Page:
10 Things a Photographer Should Not Do

Do not…

  1. Spend too much time thinking about your gear.  Equipment is important, but it is not the core of photography.  In fact, I think it is good for every photographer to learn how to work well under the challenge of cheaper equipment.  Remember, ultimately only photographing makes you a better photographer.
  2. Leave your camera at home.  To drive this incentive home for me I have committed to “a Photo a Day” and am working towards getting a Kelly Moore purse so I literally always have my camera on my person.
  3. Forget to fuel your creativity.  It is good to have a repertoire of “go to” ideas when you are stumped but you will only improve as you let your creativity continue to flow and the best way to do that is to be seeking for new ideas at every shoot.  If you need help I suggest trying new lenses, new locations, or do some online research for new poses and great artwork to get your juices flowing.  Remember, you want to separate yourself from your competition.
  4. Ignore the value of your copyright.  If your copyrights are not valuable, why are people working so hard to get them?
  5. Take every assignment.  The best photographers find their niche and build on that.  At the beginning I found it valuable to take a little bit of everything.  In my opinion, how else are you going to find our what you like and what you’re really good at?  But as soon as you find that niche hone in on it.
  6. Ignore the math.  Are your expenses higher than your income?  You can only do so much work so be sure you are charging enough per session.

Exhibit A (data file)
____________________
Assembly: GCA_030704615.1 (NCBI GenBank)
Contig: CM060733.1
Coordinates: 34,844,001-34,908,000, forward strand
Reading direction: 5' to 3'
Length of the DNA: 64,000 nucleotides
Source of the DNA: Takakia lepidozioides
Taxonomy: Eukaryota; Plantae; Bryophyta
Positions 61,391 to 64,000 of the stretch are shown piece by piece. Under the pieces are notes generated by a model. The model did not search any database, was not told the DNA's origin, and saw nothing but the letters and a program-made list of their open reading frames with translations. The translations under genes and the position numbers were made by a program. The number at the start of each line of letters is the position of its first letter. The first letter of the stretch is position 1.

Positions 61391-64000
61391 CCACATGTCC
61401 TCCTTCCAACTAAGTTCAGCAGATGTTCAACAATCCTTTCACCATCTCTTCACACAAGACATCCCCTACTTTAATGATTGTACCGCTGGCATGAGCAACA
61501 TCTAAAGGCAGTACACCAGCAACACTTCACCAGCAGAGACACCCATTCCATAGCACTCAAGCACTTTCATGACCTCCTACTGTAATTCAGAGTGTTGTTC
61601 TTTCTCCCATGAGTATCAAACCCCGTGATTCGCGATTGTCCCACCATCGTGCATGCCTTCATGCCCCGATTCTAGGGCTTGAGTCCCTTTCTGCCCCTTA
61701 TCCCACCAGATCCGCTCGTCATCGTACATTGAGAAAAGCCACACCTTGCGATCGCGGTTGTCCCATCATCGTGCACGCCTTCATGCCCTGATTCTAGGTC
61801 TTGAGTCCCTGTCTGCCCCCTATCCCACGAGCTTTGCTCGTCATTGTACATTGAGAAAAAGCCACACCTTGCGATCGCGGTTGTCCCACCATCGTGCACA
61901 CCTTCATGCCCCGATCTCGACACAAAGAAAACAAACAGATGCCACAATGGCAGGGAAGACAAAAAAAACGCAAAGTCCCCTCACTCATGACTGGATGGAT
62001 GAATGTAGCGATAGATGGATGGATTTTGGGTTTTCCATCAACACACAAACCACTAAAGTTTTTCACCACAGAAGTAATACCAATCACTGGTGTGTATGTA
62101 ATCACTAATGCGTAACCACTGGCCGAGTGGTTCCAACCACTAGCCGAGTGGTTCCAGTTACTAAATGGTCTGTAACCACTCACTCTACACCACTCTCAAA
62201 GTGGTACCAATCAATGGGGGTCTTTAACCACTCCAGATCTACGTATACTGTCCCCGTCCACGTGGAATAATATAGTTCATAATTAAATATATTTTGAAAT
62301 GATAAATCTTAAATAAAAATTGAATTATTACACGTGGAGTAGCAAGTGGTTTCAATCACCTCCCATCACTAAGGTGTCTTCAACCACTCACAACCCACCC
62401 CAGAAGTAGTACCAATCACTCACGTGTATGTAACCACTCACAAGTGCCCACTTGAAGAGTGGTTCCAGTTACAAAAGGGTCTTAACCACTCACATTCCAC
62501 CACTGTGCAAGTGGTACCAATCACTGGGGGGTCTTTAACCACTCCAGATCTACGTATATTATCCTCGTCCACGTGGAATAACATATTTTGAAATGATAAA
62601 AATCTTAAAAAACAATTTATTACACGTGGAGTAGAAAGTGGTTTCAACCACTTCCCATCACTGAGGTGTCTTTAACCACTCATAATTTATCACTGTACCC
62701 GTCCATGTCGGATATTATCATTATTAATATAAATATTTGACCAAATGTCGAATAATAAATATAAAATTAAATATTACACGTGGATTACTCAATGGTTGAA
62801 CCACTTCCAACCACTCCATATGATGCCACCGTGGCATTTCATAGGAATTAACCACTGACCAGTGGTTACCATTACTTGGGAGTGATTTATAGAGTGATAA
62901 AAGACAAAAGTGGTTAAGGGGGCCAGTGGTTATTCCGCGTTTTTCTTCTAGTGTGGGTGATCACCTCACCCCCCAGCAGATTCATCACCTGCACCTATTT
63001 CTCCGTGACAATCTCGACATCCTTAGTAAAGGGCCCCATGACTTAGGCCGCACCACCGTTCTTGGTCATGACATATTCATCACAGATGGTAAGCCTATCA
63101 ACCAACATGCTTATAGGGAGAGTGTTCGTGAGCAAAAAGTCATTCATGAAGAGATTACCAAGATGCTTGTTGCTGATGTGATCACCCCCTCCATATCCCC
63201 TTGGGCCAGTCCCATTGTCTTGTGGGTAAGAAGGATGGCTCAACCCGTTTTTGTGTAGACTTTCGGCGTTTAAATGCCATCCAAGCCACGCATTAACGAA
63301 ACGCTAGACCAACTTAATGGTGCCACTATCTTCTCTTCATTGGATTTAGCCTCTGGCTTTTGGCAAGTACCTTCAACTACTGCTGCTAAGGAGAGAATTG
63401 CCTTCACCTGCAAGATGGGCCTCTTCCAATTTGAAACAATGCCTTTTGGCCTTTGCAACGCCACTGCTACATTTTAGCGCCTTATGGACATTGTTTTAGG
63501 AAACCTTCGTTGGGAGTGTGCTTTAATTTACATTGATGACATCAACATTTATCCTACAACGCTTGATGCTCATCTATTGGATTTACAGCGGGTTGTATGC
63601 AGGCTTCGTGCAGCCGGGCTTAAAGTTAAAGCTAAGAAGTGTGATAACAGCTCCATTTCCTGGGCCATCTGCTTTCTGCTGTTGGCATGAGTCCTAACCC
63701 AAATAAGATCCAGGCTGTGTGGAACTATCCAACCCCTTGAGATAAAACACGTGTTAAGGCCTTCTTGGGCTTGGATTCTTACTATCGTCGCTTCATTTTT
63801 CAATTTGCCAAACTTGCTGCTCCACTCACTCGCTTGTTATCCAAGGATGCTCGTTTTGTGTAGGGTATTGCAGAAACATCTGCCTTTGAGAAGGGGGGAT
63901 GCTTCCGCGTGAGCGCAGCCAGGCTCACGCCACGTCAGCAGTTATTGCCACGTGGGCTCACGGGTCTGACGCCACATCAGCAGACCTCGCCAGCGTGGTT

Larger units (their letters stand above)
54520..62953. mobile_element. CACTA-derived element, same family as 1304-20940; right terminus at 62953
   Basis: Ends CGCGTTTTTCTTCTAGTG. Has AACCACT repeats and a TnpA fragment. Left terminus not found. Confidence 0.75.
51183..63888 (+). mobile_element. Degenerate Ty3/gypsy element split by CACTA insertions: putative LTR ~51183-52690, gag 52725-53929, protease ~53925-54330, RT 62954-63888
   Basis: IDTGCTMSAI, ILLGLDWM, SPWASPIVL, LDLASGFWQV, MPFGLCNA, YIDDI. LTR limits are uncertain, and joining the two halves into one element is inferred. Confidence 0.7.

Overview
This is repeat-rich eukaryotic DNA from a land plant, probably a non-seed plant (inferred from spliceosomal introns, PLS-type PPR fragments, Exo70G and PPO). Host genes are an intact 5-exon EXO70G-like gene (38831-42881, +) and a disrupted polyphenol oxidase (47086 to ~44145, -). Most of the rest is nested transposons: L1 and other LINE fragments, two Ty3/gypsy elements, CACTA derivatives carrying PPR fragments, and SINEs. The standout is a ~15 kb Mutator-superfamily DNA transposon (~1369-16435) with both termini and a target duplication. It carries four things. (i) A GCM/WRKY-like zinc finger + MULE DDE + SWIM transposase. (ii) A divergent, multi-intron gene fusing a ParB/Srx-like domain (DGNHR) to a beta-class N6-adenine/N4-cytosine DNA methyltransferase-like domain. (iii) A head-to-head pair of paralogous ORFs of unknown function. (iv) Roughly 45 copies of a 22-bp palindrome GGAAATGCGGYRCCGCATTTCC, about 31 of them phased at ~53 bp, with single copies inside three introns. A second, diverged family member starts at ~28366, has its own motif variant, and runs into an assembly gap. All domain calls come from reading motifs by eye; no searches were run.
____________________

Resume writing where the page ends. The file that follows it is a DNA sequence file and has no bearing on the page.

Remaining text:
7. Ignore blogging.  Blogging is the most “Google friendly” way to get your material out there.  I’ve found frequency to be the key.  CLICK HERE for more info on how to blog for your business.
  8. Ignore social media. Social media are the best ways to share your work with the world, especially if you get a network of friends supporting your work enthusiastically.
  9. Think you can fix everything by editing.  The bottom line of a great photographer is getting the lighting and the settings right first and only using editing programs like Lightroom and Photoshop to spruce it up.
  10. Stop learning.  Always be researching your field and looking for new ways to advance your work.  Look at art, look at other photographer’s work, and look into all areas of your business and continually seek improvement.  You will never know everything.

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